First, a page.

April 25, 2015
APRIL is the cruellest month, breeding
Lilacs out of the dead land, mixing
Memory and desire, stirring
Dull roots with spring rain.
Winter kept us warm, covering
Earth in forgetful snow, feeding
A little life with dried tubers.
From “The Wasteland” by T. S. Eliot
We count the cycle of the year in so many ways, and for myself and my colleagues in higher education, April truly can be the cruelest month. We find ourselves hurtling towards the end of the school year, with graduation looming for our seniors and finals and final grades for everyone. We work hard on looking at which things worked in the classroom, what went right, what went wrong, what may have gone horribly wrong. It is also a time for landmark events at Cheyney University, for example the Honors & Awards Convocation ceremony for our many excellent students. Today, we are hosting an Open House for prospective students. Tomorrow evening, Tavis Smiley himself will be visiting our campus and speaking to the community. As the legislative representative for our faculty union, I will find myself headed to State College on Friday for a yearly assembly. Those of us sitting on committees will be finishing the work needed to be done by the end of the year, or at least attempting to finish. (“I swear by my honor to do this, or die trying!”) It’s no wonder so many of us experience burn out, and find the summer a time of respite and recuperation.
I honestly do not intend to die trying anything, although by this time in the year, I do feel as though I have hit something of a wasteland in my brain. Trying to honor commitments outside of the university can be trying, and I often find myself exhausted at the end of the day, wanting only to watch episodes of Game of Thrones or Vikings in order to unwind. (Both being shows where people make oaths about how they will do a thing, or die trying).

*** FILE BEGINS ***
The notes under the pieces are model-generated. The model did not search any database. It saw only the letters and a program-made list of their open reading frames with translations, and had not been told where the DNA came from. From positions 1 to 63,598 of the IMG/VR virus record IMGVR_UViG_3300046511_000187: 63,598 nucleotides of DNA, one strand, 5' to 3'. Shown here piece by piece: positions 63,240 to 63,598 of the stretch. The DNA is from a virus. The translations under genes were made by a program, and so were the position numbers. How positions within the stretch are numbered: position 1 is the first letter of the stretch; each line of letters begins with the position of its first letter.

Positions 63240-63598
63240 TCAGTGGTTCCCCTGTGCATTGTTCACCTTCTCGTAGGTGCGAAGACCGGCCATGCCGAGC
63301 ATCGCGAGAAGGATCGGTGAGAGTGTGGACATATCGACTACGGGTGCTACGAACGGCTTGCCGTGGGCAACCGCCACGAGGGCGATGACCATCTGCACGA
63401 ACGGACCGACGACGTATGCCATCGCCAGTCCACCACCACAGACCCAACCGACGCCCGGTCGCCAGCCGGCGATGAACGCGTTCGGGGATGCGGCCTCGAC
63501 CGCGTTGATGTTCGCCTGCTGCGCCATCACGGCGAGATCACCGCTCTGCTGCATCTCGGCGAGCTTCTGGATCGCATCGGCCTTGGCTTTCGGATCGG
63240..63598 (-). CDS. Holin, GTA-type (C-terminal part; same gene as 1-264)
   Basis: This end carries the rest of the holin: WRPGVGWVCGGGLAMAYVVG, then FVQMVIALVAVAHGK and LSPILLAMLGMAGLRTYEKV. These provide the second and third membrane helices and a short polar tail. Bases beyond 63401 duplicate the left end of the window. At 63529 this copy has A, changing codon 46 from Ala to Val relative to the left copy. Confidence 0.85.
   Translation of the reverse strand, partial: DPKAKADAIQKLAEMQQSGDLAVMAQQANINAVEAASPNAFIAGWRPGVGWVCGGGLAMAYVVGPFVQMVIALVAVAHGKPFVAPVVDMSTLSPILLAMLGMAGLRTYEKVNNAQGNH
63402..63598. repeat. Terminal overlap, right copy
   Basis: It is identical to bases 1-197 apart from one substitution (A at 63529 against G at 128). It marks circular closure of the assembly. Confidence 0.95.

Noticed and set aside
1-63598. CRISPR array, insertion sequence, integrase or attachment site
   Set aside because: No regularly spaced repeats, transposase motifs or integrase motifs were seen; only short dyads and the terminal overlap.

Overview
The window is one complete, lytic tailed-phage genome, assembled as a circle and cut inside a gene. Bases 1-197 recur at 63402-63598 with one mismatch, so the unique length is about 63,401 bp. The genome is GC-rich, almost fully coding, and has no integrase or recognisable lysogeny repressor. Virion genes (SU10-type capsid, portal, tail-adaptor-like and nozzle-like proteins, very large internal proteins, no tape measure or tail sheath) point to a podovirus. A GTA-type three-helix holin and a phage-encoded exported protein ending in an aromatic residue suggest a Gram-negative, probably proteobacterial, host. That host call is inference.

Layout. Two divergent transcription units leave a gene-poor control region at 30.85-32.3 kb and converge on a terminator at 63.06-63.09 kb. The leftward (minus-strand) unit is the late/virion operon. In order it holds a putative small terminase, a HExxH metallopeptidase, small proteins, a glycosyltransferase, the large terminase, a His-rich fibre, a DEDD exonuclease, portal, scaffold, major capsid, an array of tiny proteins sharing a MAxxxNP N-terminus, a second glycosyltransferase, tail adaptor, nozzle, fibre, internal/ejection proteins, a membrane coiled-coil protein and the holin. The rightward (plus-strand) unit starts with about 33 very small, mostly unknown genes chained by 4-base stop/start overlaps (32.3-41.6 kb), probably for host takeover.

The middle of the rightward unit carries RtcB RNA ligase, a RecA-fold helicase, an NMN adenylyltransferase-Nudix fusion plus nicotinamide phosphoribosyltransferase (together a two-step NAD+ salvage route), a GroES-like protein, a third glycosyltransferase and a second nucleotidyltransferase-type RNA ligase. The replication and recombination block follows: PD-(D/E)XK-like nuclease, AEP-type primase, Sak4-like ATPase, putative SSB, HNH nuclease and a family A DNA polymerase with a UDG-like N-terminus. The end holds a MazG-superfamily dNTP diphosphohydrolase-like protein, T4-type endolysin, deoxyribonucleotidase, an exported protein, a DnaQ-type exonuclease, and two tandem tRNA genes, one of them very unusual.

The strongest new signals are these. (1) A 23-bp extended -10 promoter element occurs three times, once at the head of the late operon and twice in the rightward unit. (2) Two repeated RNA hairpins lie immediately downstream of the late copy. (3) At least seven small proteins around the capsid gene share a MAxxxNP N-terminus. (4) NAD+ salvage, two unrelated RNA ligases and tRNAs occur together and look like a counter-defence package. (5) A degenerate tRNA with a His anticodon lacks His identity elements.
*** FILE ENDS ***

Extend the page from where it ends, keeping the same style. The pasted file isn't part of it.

In addition to the usual end of year insanity, this year for some reason has been especially difficult for many of my colleagues and my students. There have been many family deaths, deaths of colleagues, illnesses, major things shaking up many people’s lives. Most of us manage somehow to come through and get the things done we must accomplish.
When I see my students enduring some of the things they must endure (deaths in the family, a stroke, a serious illness suddenly removing a student from classes when there are only two weeks left in the semester), it brings me a great deal of perspective on the things that are important and the things that are not so important. Assisting students who are dealing with very serious issues makes me much less patient with students who simply have not been attending class all semester and who want a break of some kind. It also brings my own life into perspective. That annoying sinus infection I’ve had is really not so big a deal and I know that I can plough through and get my work done so that my students can do theirs.
Way back in the 1980s when I was an undergraduate myself, I am not sure I would have had this perspective, nor do I think I realized that my own adult life career would be higher education. I honestly feel that working with my students has made me a better person, a more well-adjusted person, even with all the petty things that go with a career in higher ed (politics, pettiness, colleagues who hate change, and did I mention politics?).
There are some who might think from recent news articles that Cheyney University is going under, that we have suffered from bad administration and a devastating budget deficit. While those last two things are true, I believe that like my students, we will endure, there will be change, and things will get better for us all. There are enough of us who believe in Cheyney and Cheyney’s mission to make this happen.
I am hopeful and optimistic that next April will not be as cruel.